Looks like Arch is running 6+++ days behind reporting on CVE-2020-25705 … maybe all the recent “Critical” Bug Reports they’re dealing with has them bogged down. Debian, Red Hat, Canonical, and Gentoo are on top of it tho. CVE is always a handy link to have if you use Linux as your Desktop OS. NVD is another handy link.
This is why major Linux Distros seek security help from Microsoft, i.e. these hacker attacks are coming so fast that Linux Distros *AND* especially the Linux kernel can’t keep up.
Doing this post led to some links that I’ve used in a few past posts ‘n I will use some of the pics from those posts since they offer helpful info on a main “weakness” of Linux, i.e. a lack of security. First, the previous posts:
- 1) Linux Kernel – ‘Portrait in Vulnerabilities’
- 2) Linux or Windows 10 – ‘Which is Most Vulnerable? Which is More Secure?’
- 3) Linux – ‘Data Breach Vulnerability & other Technical Vulnerabilities’
The Linux kernel had 2,357 Technical Vulnerabilities between 1999 ‘n 2019 (3rd most):
Linux ‘n Linux-based software have been vulnerable for a long time – *EXTREMELY* vulnerably when considering its small footprint and/or Worldwide Desktop OS user base (2%+-):
The Linux Desktop market share:
Here’s a list of countries ‘n their 2018 Data Breaches – plus their 5-year average being compared to 2014-2018 Global averages:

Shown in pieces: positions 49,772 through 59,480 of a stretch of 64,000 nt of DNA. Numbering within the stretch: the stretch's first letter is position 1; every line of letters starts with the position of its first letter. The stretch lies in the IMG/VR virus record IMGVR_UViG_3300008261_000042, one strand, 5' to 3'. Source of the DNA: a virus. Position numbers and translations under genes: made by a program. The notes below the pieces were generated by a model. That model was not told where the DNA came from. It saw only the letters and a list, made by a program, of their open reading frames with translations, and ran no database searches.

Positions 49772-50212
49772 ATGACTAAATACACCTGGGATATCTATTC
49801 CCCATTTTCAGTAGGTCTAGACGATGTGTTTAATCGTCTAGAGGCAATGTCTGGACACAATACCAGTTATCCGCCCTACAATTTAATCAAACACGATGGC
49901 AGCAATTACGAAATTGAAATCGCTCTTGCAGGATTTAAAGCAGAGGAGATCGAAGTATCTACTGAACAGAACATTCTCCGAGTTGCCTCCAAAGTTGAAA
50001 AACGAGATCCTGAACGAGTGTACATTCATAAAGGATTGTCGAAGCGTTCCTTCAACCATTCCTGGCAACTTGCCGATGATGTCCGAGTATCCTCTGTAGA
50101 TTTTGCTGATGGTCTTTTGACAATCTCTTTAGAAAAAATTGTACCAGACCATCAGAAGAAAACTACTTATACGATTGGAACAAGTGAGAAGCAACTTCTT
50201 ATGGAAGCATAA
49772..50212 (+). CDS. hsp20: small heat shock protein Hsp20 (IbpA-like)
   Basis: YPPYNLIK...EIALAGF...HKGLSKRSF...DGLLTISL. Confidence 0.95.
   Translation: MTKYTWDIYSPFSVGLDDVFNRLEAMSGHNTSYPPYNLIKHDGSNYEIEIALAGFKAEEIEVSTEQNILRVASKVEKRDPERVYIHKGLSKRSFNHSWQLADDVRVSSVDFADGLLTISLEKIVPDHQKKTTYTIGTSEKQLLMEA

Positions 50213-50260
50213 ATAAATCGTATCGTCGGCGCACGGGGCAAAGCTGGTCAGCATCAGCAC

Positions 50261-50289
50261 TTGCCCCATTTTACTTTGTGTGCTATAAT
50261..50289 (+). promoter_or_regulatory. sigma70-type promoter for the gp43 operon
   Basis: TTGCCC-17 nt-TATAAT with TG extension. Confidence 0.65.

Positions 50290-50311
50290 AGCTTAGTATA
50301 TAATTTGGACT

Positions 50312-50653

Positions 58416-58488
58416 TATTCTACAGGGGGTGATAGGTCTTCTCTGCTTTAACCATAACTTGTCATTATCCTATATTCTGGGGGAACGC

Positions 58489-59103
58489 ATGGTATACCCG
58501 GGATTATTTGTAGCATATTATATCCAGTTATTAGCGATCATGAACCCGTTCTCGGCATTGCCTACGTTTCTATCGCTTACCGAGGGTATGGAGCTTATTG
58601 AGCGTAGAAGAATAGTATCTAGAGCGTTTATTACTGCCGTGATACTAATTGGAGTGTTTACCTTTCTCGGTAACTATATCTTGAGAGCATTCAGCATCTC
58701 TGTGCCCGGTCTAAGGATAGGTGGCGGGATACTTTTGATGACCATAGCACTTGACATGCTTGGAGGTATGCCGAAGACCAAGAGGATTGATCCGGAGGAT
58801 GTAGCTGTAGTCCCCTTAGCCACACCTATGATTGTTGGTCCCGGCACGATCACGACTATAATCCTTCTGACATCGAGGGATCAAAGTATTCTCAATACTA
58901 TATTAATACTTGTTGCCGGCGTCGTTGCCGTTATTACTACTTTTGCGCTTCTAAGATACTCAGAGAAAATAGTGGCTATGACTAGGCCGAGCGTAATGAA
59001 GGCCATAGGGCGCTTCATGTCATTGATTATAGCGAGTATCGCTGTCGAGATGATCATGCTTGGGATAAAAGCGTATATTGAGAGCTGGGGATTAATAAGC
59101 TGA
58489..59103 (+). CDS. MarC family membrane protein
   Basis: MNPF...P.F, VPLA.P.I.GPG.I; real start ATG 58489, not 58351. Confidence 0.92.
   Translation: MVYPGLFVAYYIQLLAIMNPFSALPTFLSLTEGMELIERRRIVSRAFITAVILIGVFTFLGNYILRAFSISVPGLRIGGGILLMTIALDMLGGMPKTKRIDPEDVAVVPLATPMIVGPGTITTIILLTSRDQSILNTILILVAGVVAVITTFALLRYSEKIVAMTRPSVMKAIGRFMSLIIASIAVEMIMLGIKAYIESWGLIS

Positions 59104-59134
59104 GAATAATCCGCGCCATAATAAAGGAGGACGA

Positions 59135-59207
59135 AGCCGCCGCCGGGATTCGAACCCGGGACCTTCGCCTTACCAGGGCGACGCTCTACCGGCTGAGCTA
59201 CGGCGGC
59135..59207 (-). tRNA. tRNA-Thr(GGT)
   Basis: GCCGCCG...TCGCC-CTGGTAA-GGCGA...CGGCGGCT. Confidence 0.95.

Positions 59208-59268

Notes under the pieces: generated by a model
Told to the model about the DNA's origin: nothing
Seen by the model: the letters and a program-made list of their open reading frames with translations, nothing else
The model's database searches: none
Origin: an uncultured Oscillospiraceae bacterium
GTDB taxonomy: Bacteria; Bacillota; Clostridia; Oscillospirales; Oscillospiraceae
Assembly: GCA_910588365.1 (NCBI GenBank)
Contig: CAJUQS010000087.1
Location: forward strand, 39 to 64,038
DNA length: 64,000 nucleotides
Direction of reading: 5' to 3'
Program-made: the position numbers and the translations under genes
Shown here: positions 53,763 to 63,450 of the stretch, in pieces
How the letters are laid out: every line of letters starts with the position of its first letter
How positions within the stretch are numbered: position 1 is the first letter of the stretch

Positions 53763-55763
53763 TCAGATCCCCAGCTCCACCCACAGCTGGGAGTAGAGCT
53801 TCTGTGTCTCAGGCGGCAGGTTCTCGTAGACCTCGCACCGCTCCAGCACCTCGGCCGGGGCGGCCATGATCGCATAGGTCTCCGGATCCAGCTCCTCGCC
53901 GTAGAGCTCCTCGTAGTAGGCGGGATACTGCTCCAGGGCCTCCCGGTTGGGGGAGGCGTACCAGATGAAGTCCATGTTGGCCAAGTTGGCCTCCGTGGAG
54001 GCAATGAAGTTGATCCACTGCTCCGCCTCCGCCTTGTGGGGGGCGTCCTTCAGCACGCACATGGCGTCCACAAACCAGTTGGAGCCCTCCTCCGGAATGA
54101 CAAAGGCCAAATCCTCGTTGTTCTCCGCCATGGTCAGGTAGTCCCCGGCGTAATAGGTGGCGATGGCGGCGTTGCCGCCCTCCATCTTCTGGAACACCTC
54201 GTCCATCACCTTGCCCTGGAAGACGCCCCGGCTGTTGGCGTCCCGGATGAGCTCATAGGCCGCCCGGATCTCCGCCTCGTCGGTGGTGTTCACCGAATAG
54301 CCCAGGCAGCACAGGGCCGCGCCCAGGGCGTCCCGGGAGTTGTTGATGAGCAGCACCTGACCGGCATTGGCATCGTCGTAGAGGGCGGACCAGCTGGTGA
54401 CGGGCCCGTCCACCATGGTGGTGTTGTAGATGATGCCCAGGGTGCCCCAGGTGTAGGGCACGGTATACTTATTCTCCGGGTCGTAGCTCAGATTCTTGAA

I’ve been heavily involved with the internet, OSes and computers since 1992 ‘n can only recall one security/malware issue that I experienced over the years – a so-called friend sent me a prank/joke type of malware (it was literally known as a prank/joke to use on friends!?!?). Apparently, the Worldwide regular home Desktop OS user attacks remains fairly small, but that’s just an observation ‘n guess.
In the Report: Open Source Vulnerabilities Rampant in Popular Projects March 12, 2020 article by Jack M. Germain, he mentions that ‘Open source vulnerabilities rose by nearly 50 percent in 2019 over the previous year, based on a report released Thursday.‘ Just guessing here, but I have recently been looking into why many of the major Linux Distros are making some major changes, e.g. the move to Snap and/or Flatpak, plus some file format changes, plus some unusual behavior in different Distros that I use and/or have been testing. Nothing concrete…just a ‘Feeling‘ I’ve had.
Jack M. Germain continued:
- With the continued increase of both open source usage and security research, the number of reported open source vulnerabilities will keep rising, the 2019 vulnerability report predicts.
- The number of disclosed open source software vulnerabilities in 2019 skyrocketed to more than 6,000 reported vulnerabilities, according to the WhiteSource database.